Mission Doctors Association

What is God’s will that I do today?

READINGS: Micah 5: 1-4a; Hebrews 10: 5-10; Luke 1:39-45.

Peace and good!

Today is the Fourth Sunday of Advent with less than a week to go before Christmas.

Today’s readings remind us of God’s promise of a Messiah (in Micah); the need to do the will of God (Hebrews) and Mary being greeted by Elizabeth. What can we make of this mix of messages? I think several things can be gleaned from the readings which might help us today.

First, from the Old Testament reading, we are reminded that the Father’s plan to send His Son as Messiah was not happenstance or random but foretold by the prophets. God wanted to give the Hebrew people hope by reminding them that God’s love would pierce through the historical ambiguities, violations against the peaceful, and the harshness of day-to-day life. God’s love would send us a King, Jesus the Christ, who would not only demonstrate the infinite love of God but also His desire to be with His people. WE are loved!

From the Letter to the Hebrews we are told that what God wants is not sacrifices or fancy churches but people who do his will. As Catholics, we are called to love, serve and obey God, putting Him above all earthly rulers or laws which try to keep us from God. Let us continually ask ourselves: ‘What is God’s will that I do today?”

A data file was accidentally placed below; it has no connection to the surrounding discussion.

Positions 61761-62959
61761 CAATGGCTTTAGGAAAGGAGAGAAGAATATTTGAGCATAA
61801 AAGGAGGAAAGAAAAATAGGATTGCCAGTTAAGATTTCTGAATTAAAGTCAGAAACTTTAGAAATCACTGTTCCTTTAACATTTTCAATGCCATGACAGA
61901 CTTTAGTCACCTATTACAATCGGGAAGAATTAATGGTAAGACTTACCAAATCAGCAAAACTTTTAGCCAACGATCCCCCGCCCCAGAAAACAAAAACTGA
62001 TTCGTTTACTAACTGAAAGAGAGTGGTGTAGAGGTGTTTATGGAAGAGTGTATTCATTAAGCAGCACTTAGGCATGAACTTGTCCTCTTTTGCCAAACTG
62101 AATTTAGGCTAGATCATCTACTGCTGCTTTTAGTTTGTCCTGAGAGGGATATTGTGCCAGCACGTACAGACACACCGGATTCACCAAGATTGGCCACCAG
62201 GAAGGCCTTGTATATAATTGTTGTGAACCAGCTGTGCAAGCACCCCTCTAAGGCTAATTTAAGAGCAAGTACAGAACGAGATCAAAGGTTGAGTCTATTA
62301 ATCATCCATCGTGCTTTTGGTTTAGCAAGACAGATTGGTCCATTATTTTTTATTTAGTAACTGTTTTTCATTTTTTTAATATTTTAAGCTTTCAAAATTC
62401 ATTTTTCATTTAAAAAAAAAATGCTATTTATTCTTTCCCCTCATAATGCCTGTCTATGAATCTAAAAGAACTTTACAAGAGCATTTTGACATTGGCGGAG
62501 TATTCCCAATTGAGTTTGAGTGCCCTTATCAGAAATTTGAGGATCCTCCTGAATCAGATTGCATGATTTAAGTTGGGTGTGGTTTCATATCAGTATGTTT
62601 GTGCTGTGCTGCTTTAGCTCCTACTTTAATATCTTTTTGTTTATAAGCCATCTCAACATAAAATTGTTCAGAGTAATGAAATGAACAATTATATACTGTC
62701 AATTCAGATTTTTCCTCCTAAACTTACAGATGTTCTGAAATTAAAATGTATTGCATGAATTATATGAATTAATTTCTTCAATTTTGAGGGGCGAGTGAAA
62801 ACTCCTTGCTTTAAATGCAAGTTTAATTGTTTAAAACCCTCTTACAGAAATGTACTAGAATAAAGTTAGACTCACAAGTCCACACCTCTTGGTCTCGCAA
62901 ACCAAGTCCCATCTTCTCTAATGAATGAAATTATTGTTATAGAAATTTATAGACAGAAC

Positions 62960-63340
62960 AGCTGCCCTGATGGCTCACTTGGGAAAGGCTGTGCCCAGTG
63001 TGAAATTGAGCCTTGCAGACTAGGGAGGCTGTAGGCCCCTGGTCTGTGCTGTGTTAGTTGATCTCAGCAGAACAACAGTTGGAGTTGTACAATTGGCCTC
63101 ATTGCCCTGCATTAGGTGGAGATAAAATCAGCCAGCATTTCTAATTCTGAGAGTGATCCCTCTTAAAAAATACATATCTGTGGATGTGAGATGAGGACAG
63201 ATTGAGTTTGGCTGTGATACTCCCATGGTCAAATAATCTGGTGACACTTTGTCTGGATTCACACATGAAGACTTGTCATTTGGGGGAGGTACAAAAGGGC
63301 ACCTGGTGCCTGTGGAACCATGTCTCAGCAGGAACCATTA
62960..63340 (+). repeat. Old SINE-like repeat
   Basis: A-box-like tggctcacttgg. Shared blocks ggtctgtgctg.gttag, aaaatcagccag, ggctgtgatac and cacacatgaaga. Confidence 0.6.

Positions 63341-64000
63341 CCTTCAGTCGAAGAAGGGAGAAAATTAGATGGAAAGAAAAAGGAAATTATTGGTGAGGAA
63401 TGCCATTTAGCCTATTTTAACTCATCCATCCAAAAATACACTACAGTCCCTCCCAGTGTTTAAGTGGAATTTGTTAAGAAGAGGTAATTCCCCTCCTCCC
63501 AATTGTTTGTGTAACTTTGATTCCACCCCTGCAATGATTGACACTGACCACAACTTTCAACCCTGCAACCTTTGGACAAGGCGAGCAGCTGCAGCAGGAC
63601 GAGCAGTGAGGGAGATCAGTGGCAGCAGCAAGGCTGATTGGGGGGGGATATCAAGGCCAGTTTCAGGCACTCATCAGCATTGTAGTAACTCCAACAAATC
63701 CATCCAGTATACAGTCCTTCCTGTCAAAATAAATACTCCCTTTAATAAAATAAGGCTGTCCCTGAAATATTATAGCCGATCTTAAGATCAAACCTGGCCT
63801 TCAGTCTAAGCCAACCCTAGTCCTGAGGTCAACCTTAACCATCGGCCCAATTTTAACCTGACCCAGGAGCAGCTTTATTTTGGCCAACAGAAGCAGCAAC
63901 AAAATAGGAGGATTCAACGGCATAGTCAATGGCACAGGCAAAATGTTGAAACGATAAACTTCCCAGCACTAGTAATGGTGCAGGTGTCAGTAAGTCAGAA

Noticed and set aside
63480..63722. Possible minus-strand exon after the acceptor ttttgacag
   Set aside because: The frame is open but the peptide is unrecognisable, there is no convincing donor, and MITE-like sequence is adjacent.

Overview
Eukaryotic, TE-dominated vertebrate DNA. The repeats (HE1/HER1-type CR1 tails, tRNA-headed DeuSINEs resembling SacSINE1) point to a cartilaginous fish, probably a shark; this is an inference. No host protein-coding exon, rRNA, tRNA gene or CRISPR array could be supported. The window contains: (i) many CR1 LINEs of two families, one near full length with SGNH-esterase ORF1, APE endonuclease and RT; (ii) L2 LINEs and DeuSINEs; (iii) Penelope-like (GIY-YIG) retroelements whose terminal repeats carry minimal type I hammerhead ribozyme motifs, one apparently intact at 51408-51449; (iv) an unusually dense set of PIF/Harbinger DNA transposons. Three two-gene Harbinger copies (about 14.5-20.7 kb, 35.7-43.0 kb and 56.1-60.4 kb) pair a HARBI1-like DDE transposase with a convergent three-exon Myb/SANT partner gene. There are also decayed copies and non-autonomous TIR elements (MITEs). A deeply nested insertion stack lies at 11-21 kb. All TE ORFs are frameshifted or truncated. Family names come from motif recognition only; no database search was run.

Finally, from the Gospel of Luke Mary arrived to assist her relative Elizabeth, pregnant with John the Baptist. While the focus is normally on Mary, rightly so, perhaps we can remember the humility of Elizabeth in accepting the help of Mary during her time of need. We all have times of distress or trial and today we are given the witness of Elizabeth who graciously accepted help.

With one week to go, I am sure the pace of life has sped up with shopping, baking, cooking, and assorted preparations for Christmas. In this whirlwind of activity perhaps we can take some time to remember the point of the celebration, namely that God so loved us (not just humanity as a group but each of us individually!) to suffer the limitations of being human, even to dying for us. This is cause for celebration.

MDA doctors serve the poor who are grateful for their presence and healing touch. Please support MDA through prayer and financial donations.

God bless you. Happy Fourth Sunday of Advent and have a Blessed Christmas.

Br. John Kiesler, OFM

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